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The aim of the Center on Bose-Einstein Condensation (BEC) is to promote research on the various phenomena related to Bose-Einstein condensation and to the physics of cold atomic gases in traps. Since the first observation of BEC in cold gases in 1995, the study of ultracold gases has become an emerging area of research at the crossing point of several disciplines, including atomic, molecular and optical (AMO) physics, statistical mechanics and condensed matter physics.
Interest in BEC derives from several factors. BEC is the only known phase transition taking place also in the absence of interactions, its origin being purely quantum mechanical. Thus it is one of the cornerstones of quantum statistical mechanics. Before 1995 BEC had only been explored in strongly interacting systems, such as superfluid helium, where the effects of the interaction mask some crucial features of BEC. The dilute gas experiments of the past years have made it possible to compare in a systematic way experimental data with the predictions of first principle theory. The theoretical approaches have been mainly based, in the first years, on the use of Gross-Pitaevskii theory for the order parameter and have proven quite successful, especially to predict the behaviour of these systems at low temperature, both at equilibrium and out of equilibrium. Together with the rapid progress of experimental investigations, new themes emerged in the theoretical side. These include, among others, the dynamics of the condensate at finite temperature, the kinetic phenomena in the presence of BEC, the nucleation of quantized vortices, the dynamics of vortex arrays, the nature of the phase transition for reduced dimensionalities and in the presence of array geometries, the emergence of new quantum phases, like number squeezed and Schroedinger cat states, the occurrence of new topological structures in multicomponent condensates, the behaviour of BEC for large scattering lengths and the role of Feshbach resonances, the occurrence of chaos in the dynamics of BEC, the fluctuations of the condensate for small samples, the theory of the order parameter beyond mean field, the mechanisms of decoherence of the phase, the stability of solitons and vortex rings. The remarkable property exhibited by BEC of generating a macroscopic population of atoms in the same quantum state has also opened up the new field of coherent manipulation of matter waves, with interesting implications for precision spectroscopy, frequency standards, atomic gyroscope, atom lithography and holography, sensors, etcetera.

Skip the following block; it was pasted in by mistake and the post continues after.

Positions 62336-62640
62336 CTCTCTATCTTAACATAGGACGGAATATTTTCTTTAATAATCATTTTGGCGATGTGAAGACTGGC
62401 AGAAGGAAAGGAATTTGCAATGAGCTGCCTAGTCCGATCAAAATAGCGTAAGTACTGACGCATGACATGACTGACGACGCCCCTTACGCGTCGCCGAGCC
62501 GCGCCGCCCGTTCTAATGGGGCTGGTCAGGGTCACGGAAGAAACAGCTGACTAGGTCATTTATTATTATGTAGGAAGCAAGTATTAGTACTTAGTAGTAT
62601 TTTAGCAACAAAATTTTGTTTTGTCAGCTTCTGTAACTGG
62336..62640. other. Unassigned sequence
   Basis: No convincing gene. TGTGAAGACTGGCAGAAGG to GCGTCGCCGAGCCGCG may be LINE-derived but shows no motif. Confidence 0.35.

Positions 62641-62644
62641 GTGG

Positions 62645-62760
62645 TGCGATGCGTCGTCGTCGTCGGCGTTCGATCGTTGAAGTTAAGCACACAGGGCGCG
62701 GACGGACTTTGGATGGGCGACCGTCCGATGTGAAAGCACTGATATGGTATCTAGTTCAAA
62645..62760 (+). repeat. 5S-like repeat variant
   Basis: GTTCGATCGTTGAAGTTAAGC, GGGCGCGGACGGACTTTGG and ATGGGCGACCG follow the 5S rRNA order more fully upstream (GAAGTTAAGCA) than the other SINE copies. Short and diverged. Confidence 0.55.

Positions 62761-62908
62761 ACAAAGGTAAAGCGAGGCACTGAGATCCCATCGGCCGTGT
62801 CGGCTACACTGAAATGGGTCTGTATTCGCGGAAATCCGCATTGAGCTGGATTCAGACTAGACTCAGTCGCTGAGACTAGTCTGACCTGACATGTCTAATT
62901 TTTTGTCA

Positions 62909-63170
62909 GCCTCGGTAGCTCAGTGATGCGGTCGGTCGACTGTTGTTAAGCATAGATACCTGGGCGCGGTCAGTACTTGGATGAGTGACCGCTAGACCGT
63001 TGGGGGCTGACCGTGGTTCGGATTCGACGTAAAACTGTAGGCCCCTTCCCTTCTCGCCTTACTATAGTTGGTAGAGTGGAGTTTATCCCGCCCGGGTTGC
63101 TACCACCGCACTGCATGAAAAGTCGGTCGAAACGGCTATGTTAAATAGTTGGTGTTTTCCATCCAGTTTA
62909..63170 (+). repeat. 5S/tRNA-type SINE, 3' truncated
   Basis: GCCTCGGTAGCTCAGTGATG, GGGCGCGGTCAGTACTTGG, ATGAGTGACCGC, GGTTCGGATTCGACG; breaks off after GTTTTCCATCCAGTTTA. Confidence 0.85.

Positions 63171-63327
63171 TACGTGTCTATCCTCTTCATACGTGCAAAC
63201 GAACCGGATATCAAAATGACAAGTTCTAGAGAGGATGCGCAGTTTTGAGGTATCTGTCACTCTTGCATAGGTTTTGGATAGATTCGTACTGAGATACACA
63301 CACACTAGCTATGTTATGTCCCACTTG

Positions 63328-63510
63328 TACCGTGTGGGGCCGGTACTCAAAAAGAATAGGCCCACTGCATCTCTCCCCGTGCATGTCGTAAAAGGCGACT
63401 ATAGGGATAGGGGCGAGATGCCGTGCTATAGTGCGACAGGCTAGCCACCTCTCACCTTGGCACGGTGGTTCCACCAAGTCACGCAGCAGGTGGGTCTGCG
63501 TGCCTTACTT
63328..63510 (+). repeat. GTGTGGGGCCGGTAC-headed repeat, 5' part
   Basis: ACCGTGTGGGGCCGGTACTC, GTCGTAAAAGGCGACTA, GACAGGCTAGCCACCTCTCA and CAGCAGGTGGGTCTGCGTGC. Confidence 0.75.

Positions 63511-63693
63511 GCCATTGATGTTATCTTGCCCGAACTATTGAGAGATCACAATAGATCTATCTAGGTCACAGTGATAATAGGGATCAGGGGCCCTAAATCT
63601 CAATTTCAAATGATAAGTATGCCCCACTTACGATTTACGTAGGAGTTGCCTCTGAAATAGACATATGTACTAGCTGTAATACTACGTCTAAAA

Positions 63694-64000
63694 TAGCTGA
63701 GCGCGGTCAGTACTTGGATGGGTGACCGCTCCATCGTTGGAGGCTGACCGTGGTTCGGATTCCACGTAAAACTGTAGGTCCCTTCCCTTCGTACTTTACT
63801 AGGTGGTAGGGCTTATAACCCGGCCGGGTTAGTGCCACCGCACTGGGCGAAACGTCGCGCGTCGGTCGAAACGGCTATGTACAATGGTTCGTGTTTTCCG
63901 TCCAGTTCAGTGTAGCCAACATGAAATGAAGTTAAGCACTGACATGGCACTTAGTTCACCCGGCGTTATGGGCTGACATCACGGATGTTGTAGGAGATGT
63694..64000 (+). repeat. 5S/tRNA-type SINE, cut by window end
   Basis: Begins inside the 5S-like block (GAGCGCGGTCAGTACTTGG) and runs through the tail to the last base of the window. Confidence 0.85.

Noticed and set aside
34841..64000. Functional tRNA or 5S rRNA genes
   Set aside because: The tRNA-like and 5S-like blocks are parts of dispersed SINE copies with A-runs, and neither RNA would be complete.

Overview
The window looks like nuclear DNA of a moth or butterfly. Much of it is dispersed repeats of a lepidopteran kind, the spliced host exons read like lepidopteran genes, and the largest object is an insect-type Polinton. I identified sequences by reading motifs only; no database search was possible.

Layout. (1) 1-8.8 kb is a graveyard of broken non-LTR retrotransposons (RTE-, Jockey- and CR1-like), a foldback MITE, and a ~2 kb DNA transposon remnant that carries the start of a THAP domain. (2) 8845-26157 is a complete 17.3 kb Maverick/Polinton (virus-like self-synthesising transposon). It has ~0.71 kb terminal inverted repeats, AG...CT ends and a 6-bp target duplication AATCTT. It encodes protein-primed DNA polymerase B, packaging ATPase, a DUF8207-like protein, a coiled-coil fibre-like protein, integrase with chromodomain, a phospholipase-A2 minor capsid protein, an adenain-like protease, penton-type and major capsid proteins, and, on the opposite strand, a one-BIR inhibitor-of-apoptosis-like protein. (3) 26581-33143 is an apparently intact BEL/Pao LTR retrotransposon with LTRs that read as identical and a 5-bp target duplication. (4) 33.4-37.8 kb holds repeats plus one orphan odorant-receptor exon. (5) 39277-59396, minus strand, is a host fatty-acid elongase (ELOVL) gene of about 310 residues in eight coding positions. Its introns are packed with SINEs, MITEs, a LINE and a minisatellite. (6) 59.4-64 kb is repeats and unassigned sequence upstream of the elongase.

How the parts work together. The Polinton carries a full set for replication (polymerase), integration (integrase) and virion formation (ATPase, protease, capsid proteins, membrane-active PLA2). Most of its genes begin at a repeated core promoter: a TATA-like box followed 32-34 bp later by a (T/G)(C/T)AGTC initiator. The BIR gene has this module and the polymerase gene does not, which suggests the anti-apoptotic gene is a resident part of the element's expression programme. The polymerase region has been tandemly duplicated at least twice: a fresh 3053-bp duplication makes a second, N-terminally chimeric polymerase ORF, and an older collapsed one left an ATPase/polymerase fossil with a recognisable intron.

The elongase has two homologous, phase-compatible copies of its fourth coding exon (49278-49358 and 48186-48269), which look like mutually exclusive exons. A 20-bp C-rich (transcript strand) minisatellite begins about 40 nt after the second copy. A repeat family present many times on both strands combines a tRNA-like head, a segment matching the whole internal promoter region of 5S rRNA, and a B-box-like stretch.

In the last few years an impressive activity in the field of ultracold gases has also concerned the study of Fermi gases. Despite the initial difficulty in cooling such systems experimentalists have been quite successful in obtaining highly degenerate samples, providing new concrete perspectives in the study of Fermi superfluidity, including the long sought BCS-BEC crossover. At present Bose-Einstein condensation of molecules (pairs of fermions) has been succefully achieved and new challenging experimental and theoretical perspectives are characterizing the international scene. Other hot topics concern ultracold gases of atoms with long-range dipolar interaction, gases of dipolar molecules, and a variety of proposals to use ultracold atoms in optical lattices as quantum simulators, for the search of novel quantum phases.
The growth of the BEC field has crucially benefited by the cooperative efforts of experimental and theoretical groups in many laboratories. The aim of the BEC Center is to reinforce the interdisciplinary links of the theoretical research. On the other hand the Center is intended to reinforce the scientific collaborations between theoretical and experimental activities, establishing direct and systematic links with the main laboratories in the world.
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